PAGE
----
Russia’s decision not to attend the 2016 Nuclear Security Summit is based on concerns that the U.S. is trying to take a more aggressive role in limiting the maneuvering room of legitimate nuclear powers.
U.S. President Barack Obama, right, and Dutch Prime Minister Mark Rutte speak during the closing nwes conference of the Nuclear Security Summit in The Hague March 25, 2014. Photo: Reueters
Russia's refusal to participate in the Nuclear Security Summit in Washington, D.C. at the end of March fundamentally changes the nature of U.S.-Russia relations. The interaction between Moscow and Washington has always been strained, and the past five to seven years have been marked by military and political crises.
However, in spite of all their differences, the Kremlin and the White House kept claiming that they would never stop cooperating in two areas: counter-terrorism and nonproliferation. Of course, Russia and the U.S. disagreed on the Iranian, Indian, and North Korean nuclear programs. Still, both sides declared their dedication to strengthening non-proliferation regulations, which made for a limited, but workable agenda for cooperation.
Last year, the dynamics changed. The idea of a "joint fight against terrorism" appears to have died over U.S.-Russia differences over Syria. Now it is starting to look like joint efforts on non-proliferation are following suit. Russia and the U.S. seem to be losing their last opportunities for stabilization.
What can be done to curb nuclear terrorism?
The idea to counter "nuclear terrorism" has been a key part of U.S. foreign policy over the past 12 years. After the Sept. 11 attacks in 2001, the administration of former U.S. President George W. Bush created a global anti-terrorist coalition. In the winter of 2003, the coalition broke up over the U.S.-British intervention in Iraq, leaving the big question of what could bring world powers together again. The Republican administration chose the joint fight against "nuclear terrorism" to guide the new global agenda.
Up to this day, we have never encountered "nuclear terrorism." Nevertheless, the media spread rumors about the leakage of nuclear technologies from the former Soviet Union, Pakistan, North Korea and even the EU, but not a single case of nuclear theft has been confirmed. In 2004, the Bush administration used scare tactics by stating that the Taliban was about to gain access to Pakistan's nuclear arsenal. Realistically, there is no indication of the Taliban trying to infiltrate Pakistani nuclear objects or conducting military operations in their proximity.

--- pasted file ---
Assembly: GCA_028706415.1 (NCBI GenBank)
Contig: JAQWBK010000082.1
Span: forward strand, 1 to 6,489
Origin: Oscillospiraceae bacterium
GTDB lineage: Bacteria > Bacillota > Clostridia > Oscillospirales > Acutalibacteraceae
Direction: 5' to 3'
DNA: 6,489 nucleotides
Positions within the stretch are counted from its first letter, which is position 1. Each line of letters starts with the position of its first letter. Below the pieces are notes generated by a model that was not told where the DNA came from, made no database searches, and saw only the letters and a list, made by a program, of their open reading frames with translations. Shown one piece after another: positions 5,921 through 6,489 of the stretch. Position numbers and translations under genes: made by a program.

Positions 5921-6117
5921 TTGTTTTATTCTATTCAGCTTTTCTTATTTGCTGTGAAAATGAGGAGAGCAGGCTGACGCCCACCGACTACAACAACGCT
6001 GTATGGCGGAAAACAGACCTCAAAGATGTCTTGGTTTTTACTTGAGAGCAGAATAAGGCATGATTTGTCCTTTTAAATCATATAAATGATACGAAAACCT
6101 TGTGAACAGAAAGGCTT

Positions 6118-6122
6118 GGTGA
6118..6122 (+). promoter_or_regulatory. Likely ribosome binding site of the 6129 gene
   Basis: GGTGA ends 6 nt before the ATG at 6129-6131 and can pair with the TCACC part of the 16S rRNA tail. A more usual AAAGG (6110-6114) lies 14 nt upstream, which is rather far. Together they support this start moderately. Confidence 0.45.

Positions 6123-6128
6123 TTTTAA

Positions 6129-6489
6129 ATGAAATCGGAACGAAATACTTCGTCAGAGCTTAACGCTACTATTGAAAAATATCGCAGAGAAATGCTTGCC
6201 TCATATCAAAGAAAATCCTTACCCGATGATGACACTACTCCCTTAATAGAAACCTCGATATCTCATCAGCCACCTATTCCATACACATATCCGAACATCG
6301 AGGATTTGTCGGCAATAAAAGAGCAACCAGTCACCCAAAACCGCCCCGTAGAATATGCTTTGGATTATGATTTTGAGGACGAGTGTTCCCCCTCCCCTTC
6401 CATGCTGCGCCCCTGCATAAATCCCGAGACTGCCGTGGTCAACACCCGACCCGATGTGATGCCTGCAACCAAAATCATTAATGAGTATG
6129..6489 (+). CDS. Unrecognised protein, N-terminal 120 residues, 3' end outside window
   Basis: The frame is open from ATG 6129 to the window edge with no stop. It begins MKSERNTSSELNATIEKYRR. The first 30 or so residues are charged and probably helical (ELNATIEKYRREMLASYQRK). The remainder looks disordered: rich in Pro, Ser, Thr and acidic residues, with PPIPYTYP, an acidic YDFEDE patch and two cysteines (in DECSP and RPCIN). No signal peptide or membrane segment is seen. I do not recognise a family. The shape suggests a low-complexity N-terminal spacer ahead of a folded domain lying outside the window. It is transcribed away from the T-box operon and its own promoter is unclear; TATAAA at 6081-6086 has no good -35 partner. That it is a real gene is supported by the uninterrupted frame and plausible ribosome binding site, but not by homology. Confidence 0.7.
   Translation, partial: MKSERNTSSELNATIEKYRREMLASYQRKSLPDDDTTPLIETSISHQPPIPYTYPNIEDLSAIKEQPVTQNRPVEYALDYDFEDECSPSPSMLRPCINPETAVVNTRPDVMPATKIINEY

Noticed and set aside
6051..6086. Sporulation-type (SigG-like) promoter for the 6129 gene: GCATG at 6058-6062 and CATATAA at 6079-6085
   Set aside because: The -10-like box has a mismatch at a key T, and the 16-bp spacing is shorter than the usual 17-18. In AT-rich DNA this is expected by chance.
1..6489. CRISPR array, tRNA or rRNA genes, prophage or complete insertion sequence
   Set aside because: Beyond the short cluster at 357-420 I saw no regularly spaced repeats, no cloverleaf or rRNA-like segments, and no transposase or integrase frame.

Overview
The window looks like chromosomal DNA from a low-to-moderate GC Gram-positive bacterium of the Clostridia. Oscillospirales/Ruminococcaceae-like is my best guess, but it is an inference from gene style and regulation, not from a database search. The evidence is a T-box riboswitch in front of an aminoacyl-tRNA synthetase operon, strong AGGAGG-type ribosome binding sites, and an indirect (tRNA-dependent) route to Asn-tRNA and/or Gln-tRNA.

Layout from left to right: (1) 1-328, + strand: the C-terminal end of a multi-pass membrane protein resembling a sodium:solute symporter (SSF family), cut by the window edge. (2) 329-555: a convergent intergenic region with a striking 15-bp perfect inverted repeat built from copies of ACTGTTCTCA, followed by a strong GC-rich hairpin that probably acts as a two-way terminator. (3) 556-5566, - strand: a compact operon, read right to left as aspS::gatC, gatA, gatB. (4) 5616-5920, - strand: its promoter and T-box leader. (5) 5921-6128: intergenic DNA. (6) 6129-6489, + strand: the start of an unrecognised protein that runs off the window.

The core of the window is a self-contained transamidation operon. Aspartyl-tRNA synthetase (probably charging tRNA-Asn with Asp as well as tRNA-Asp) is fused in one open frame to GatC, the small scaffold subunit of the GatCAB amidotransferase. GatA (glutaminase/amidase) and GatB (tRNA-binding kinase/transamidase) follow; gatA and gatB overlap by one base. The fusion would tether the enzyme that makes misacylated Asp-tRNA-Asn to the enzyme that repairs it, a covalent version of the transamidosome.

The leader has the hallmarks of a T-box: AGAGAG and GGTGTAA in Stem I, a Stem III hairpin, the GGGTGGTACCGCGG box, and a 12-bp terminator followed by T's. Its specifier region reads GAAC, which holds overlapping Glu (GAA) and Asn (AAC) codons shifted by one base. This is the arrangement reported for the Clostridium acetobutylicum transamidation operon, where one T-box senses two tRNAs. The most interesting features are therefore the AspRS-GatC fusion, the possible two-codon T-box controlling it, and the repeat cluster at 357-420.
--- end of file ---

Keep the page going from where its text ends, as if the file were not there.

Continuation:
Still, on February 11, 2004, former President Bush delivered his keynote address on non-proliferation at the National Defense University in Washington, D.C. In the address, he presented three theses on fighting nuclear terrorism.
First, Bush said, it is necessary to limit the supply of nuclear technologies to non-nuclear states or at least those countries that failed to create their own nuclear power generation industry by January 1, 2004. Second, all countries should abandon the use of "sensitive" technologies, i.e. heavy water reactors and highly enriched uranium-based fuel. Third, Bush proposed that the informal World Nuclear Association acquire the status of a UN institution and exercise control over the international uranium mining market and nuclear fuel production. As an aside, the structure of the World Nuclear Association mirrors the structure of the International Atomic Energy Agency (IAEA).
Over the next several years, U.S. diplomats tried to implement these initiatives. At the G8 summits, Americans tried to persuade other countries to sign a joint moratorium on supplying nuclear fuel to countries that had not obtained it by 2004. Simultaneously, Washington was working on the Global Nuclear Energy Partnership (GNEP). It was meant to serve as the platform for creating international uranium enrichment and plutonium reprocessing centers.
Read Q&A with Russia’s Permanent Representative in Vienna: "Don't read too much into Russia's absence at Nuclear Security Summit"
America also tried to popularize the World Nuclear Association. In 2005, the organization's website became a virtual goldmine for those wanting to study the natural uranium and reactor fuel market. Carnegie Foundation experts also discussed a more promising agreement involving a universal renunciation of highly enriched uranium and heavy water reactors.